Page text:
Synthese 189 (3):415-432 (2012)
AbstractHow regular do mechanisms need to be, in order to count as mechanisms? This paper addresses two arguments for dropping the requirement of regularity from the definition of a mechanism, one motivated by examples from the sciences and the other motivated by metaphysical considerations regarding causation. I defend a broadened regularity requirement on mechanisms that takes the form of a taxonomy of kinds of regularity that mechanisms may exhibit. This taxonomy allows precise explication of the degree and location of regular operation within a mechanism, and highlights the role that various kinds of regularity play in scientific explanation. I defend this regularity requirement in terms of regularity’s role in individuating mechanisms against a background of other causal processes, and by prioritizing mechanisms’ ability to serve as a model of scientific explanation, rather than as a metaphysical account of causation. It is because mechanisms are regular, in the expanded sense described here, that they are capable of supporting the kinds of generalizations that figure prominently in scientific explanations.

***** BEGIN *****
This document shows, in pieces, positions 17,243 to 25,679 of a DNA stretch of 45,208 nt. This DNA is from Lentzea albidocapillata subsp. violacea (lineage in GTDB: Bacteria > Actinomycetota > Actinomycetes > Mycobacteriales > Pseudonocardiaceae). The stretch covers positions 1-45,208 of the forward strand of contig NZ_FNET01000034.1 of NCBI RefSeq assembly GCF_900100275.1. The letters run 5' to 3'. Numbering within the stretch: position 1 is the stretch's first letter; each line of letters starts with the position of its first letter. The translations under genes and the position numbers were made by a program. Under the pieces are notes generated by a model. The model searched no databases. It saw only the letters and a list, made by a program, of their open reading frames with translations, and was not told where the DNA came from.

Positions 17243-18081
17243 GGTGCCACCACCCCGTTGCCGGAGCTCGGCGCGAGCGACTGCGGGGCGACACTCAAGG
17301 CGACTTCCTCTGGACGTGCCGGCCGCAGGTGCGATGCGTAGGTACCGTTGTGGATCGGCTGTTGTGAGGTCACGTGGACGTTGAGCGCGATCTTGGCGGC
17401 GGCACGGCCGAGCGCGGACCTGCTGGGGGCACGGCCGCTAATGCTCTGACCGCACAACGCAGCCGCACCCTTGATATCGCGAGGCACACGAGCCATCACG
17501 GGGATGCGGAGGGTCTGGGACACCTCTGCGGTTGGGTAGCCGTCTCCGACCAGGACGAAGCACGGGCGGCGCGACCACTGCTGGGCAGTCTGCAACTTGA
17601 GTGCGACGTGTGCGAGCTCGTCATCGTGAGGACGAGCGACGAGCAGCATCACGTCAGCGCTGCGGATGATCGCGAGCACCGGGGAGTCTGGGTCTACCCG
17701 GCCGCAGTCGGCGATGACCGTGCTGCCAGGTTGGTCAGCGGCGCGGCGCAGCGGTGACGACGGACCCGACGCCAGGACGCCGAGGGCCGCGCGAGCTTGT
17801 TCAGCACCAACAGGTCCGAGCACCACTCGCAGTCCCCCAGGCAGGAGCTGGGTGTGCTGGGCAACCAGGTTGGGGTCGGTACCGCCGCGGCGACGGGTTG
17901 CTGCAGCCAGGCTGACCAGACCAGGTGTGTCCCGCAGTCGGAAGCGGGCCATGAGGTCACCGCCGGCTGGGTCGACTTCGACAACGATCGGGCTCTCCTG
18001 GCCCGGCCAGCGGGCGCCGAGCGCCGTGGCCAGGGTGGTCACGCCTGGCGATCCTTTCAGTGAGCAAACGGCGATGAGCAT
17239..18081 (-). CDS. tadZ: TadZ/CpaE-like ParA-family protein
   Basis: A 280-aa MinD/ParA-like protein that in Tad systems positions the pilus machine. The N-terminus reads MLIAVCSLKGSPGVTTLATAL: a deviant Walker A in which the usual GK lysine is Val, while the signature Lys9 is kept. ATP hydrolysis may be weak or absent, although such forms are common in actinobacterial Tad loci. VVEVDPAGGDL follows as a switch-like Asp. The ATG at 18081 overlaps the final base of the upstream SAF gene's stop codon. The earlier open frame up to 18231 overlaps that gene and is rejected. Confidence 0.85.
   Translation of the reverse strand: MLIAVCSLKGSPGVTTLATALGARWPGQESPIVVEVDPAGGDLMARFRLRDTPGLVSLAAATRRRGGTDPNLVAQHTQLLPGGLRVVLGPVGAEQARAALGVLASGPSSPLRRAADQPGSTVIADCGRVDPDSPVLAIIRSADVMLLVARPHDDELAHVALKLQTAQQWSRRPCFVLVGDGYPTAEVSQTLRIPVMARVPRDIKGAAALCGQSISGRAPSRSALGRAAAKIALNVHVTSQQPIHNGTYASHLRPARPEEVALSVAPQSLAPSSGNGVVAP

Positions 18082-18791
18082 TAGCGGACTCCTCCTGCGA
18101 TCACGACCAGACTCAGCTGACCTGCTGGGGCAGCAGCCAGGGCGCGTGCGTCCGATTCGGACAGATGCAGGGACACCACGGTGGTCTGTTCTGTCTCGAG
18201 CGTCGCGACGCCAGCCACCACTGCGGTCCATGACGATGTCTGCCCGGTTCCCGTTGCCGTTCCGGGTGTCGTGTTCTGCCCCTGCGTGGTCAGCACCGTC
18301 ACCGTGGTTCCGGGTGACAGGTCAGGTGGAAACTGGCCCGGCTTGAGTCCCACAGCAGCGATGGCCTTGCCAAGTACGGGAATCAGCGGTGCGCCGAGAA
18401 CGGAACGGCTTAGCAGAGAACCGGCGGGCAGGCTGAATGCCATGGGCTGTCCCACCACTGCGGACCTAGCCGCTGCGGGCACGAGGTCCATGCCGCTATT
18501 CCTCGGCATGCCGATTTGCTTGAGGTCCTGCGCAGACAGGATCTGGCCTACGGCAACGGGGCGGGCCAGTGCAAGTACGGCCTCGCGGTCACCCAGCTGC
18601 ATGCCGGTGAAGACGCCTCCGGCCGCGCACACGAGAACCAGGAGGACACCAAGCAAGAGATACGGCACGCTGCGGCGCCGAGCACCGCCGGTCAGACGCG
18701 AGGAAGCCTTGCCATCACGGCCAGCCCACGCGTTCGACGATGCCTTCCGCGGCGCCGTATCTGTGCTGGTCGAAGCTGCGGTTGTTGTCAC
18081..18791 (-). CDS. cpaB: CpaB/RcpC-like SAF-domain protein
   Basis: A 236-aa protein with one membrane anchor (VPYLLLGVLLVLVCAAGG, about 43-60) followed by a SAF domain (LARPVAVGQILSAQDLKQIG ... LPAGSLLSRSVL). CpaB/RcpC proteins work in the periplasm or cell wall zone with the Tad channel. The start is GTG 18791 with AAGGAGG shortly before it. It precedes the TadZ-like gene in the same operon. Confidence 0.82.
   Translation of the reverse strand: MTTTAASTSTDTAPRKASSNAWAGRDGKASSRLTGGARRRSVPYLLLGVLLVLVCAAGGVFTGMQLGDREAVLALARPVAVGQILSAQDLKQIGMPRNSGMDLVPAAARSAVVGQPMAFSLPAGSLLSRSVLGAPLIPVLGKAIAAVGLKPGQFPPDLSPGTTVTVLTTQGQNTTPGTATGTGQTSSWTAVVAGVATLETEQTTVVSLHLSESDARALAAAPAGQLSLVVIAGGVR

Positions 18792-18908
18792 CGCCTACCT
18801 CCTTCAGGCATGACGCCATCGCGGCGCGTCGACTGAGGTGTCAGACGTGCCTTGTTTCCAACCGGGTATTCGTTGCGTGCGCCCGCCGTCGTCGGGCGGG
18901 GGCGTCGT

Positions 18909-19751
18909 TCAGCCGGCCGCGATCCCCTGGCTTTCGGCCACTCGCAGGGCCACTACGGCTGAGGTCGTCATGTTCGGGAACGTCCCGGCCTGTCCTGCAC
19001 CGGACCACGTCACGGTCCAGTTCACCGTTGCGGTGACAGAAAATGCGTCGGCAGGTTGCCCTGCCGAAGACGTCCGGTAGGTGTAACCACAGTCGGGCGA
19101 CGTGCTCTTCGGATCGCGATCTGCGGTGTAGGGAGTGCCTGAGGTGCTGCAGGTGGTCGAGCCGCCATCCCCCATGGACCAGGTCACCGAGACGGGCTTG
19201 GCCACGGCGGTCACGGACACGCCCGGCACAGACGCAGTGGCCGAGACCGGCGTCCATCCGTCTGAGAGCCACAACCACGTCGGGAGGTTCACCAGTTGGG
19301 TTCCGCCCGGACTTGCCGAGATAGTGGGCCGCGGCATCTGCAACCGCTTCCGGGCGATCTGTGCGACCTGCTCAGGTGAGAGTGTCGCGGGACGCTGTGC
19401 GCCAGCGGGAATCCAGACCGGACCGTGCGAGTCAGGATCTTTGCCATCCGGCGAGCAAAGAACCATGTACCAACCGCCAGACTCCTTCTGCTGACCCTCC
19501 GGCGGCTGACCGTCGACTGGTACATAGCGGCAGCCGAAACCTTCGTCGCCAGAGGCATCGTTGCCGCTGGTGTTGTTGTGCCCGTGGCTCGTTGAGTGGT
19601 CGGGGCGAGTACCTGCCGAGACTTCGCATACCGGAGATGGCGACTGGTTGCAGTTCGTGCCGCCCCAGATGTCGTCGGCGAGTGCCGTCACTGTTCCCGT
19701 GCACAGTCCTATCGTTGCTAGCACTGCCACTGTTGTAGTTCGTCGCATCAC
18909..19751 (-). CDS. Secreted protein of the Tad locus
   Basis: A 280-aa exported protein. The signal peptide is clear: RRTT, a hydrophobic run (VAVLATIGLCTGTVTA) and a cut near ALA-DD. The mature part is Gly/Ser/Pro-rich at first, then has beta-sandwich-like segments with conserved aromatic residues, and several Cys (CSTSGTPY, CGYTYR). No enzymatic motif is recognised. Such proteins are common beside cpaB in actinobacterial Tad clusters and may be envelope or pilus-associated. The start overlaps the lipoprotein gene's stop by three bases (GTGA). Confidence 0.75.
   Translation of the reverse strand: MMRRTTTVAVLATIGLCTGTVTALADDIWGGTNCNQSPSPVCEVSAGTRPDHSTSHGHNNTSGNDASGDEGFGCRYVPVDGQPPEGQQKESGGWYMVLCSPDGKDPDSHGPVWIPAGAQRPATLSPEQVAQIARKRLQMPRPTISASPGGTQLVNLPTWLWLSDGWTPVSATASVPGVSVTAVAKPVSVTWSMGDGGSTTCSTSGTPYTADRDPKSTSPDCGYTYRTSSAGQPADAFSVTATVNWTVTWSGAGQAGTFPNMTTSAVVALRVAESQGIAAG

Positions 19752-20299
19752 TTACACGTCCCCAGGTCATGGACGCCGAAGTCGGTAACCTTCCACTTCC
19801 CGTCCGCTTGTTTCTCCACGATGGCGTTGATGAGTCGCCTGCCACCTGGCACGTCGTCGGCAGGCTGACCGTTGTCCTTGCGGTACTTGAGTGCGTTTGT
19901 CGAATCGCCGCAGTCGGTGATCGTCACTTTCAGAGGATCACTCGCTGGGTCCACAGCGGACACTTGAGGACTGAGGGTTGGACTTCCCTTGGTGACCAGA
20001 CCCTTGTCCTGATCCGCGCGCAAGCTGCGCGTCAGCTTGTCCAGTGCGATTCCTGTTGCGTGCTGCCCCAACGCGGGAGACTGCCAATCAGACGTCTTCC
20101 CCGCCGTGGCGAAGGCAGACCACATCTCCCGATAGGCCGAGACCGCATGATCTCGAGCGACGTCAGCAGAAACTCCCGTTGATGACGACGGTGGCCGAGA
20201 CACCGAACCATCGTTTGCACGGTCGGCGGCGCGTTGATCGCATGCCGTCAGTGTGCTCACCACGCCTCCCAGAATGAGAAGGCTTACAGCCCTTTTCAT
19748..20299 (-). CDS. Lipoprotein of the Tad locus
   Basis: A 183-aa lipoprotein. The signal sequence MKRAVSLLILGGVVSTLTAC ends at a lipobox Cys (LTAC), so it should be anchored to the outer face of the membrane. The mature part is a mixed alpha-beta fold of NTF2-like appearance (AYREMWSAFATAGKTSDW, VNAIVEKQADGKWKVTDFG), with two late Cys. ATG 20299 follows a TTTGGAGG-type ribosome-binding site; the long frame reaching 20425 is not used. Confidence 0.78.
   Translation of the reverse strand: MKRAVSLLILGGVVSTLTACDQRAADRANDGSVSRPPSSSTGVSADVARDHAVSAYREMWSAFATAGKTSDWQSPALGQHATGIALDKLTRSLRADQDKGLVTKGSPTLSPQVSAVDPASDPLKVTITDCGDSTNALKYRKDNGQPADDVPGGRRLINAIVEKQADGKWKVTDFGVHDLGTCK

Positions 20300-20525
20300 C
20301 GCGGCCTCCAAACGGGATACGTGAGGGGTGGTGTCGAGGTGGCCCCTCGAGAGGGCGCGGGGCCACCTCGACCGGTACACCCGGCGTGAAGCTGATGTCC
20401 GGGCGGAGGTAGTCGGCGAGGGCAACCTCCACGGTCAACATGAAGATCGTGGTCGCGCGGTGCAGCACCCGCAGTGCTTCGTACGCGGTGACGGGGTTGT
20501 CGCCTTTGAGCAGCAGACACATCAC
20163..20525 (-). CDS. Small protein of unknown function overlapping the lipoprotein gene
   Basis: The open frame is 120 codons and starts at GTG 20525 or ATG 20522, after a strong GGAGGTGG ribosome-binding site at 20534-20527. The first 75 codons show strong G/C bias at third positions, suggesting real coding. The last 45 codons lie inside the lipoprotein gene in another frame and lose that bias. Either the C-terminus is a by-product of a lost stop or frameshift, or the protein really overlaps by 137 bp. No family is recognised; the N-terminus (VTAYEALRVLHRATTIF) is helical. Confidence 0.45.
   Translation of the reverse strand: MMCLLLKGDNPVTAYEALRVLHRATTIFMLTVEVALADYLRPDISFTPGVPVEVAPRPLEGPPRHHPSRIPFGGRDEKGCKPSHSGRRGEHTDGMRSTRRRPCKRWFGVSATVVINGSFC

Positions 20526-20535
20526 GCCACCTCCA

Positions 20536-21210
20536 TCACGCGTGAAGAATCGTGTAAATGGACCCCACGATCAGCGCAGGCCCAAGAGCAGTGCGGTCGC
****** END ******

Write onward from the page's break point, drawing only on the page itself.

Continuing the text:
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References found in this work
Making Things Happen: A Theory of Causal Explanation.James Woodward - 2003 - Oxford University Press.
Explaining the Brain: Mechanisms and the Mosaic Unity of Neuroscience.Carl F. Craver - 2007 - Oxford University Press, Clarendon Press.
Thinking about mechanisms.Peter Machamer, Lindley Darden & Carl F. Craver - 2000 - Philosophy of Science 67 (1):1-25.
Explanation: a mechanist alternative.William Bechtel & Adele Abrahamsen - 2005 - Studies in History and Philosophy of Biological and Biomedical Sciences 36 (2):421-441.